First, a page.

per se offense is one that stands on its own. When discussing a per se DUI offense, we refer to a state's legal limit. In Virginia, the legal BAC level is 0.08%. If law enforcement has a blood or breath test proving that your BAC is at or above this limit, you will face a DUI charge. The police officer does not need to prove that you're intoxicated. Evidence from your chemical test is enough; it stands on its own.

Virginia also has per se limits for specific illegal drugs. These include:

  • Cocaine
  • Methamphetamine
  • PCP
  • MDMA or Ecstasy

Implied Consent and Chemical Tests

When you drive in Virginia, the law says you agree to chemical testing to check for intoxicants after a DUI arrest. These tests include breath and blood tests.

When law enforcement suspects you of driving under the influence, they will ask you to take a preliminary breath test or a Breathalyzer. They may also have you perform a series of field sobriety tests. You can refuse these without facing additional penalties, but refusal won't prevent your arrest.

Once arrested for a DUI, Virginia's implied consent law expects you to cooperate with evidentiary and blood testing to establish your BAC and to look for intoxicating substances. You may refuse these tests, but you will face penalties for refusing.

Penalties for Refusal

Chemical test refusal is a civil offense. If it's your first refusal, your driver's license suspension is for one year.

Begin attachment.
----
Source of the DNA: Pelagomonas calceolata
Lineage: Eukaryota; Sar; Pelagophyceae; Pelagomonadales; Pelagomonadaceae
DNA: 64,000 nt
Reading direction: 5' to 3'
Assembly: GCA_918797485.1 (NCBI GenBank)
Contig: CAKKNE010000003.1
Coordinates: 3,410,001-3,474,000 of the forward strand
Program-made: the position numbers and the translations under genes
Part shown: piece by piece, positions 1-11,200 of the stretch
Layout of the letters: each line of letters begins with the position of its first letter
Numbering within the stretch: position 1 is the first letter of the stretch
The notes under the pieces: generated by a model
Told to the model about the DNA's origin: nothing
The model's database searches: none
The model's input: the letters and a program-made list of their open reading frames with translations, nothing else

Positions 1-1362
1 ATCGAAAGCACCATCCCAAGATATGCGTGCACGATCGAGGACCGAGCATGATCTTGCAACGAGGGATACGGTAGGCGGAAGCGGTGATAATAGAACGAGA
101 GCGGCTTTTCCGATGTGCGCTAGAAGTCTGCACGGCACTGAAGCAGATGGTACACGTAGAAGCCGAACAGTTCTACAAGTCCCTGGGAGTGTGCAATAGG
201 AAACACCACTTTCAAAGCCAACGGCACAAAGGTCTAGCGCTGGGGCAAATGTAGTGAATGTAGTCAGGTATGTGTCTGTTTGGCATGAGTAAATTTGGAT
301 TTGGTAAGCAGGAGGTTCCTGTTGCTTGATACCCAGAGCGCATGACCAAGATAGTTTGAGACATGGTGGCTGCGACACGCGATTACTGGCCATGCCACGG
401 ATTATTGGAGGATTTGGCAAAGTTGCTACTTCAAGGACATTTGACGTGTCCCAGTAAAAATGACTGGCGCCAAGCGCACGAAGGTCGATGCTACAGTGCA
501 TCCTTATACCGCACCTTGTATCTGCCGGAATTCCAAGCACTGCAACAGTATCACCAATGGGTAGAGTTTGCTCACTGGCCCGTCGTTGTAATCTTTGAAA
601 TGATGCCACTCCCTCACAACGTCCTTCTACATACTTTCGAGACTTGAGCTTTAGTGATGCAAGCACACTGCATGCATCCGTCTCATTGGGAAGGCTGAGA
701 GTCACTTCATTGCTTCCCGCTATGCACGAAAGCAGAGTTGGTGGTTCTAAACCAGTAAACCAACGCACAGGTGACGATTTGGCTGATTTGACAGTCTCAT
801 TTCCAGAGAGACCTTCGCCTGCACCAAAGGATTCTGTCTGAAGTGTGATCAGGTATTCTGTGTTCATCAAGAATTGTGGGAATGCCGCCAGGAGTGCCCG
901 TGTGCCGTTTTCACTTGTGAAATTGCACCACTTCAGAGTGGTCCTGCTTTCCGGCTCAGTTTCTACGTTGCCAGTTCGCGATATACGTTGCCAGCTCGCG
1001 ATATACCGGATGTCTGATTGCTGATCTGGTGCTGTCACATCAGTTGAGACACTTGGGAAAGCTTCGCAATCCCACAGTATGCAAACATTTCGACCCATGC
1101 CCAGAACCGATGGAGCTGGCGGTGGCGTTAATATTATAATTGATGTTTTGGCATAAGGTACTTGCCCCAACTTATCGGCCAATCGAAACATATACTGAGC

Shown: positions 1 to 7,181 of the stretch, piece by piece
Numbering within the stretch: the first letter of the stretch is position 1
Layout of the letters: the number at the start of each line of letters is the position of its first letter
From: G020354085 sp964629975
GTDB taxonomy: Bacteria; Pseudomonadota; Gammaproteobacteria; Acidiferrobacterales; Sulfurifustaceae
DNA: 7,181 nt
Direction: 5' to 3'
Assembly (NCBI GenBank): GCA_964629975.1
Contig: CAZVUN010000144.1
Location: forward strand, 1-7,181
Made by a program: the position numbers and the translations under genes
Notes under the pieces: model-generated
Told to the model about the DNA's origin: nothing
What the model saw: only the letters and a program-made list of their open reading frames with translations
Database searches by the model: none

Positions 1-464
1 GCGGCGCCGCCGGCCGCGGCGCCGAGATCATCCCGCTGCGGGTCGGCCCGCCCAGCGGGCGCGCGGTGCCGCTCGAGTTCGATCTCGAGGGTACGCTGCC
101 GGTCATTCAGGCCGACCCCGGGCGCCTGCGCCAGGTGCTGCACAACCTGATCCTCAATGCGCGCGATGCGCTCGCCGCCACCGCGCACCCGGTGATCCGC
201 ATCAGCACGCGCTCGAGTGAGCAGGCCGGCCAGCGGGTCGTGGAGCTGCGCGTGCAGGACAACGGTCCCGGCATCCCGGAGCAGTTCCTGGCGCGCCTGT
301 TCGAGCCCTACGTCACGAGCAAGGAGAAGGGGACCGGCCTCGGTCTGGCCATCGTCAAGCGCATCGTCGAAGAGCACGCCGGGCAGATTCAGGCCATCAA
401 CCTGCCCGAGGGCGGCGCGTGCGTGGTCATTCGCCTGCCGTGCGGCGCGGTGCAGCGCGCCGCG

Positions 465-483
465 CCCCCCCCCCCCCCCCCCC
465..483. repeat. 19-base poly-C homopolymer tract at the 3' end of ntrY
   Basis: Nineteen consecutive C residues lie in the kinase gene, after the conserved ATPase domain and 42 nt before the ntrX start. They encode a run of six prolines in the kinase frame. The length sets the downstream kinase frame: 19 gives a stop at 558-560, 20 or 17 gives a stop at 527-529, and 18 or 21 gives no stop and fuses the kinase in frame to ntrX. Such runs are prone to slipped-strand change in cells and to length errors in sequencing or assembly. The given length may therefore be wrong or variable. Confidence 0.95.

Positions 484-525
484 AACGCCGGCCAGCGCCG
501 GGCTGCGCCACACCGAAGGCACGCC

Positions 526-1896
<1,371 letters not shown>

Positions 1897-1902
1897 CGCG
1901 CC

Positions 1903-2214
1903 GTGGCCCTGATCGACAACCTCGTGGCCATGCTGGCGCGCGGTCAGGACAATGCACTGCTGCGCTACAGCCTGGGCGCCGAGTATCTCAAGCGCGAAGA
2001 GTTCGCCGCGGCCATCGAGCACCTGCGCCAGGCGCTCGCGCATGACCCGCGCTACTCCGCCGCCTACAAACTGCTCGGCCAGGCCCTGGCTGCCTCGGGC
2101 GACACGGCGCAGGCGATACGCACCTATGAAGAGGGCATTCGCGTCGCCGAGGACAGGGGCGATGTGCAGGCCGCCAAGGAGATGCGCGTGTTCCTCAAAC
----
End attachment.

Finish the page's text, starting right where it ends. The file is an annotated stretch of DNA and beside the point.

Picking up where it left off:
If you refuse an evidentiary breath test again within 10 years, law enforcement will charge you with a Class 1 misdemeanor. You face one year in jail, a $2,500 fine, and a three-year license suspension.

A second blood test refusal is a civil offense. Your driver's license gets suspended for three years.

DUI Penalties

A DUI arrest carries both a criminal and administrative part. The administrative portion involves your driving privileges. The Virginia Department of Motor Vehicles (DMV) manages this area of your sentence in cooperation with the Virginia Alcohol Safety Action Program (VASAP).

Your DUI penalties will vary depending on your level of intoxication. Penalties increase the higher your BAC at the time of arrest. Your penalties also increase if you have prior convictions, even if those convictions occurred in another state.

A first DUI, if 21 or older with a BAC under 0.15%, is a Class 1 misdemeanor. Penalties can include:

  • Mandatory minimum fine of $250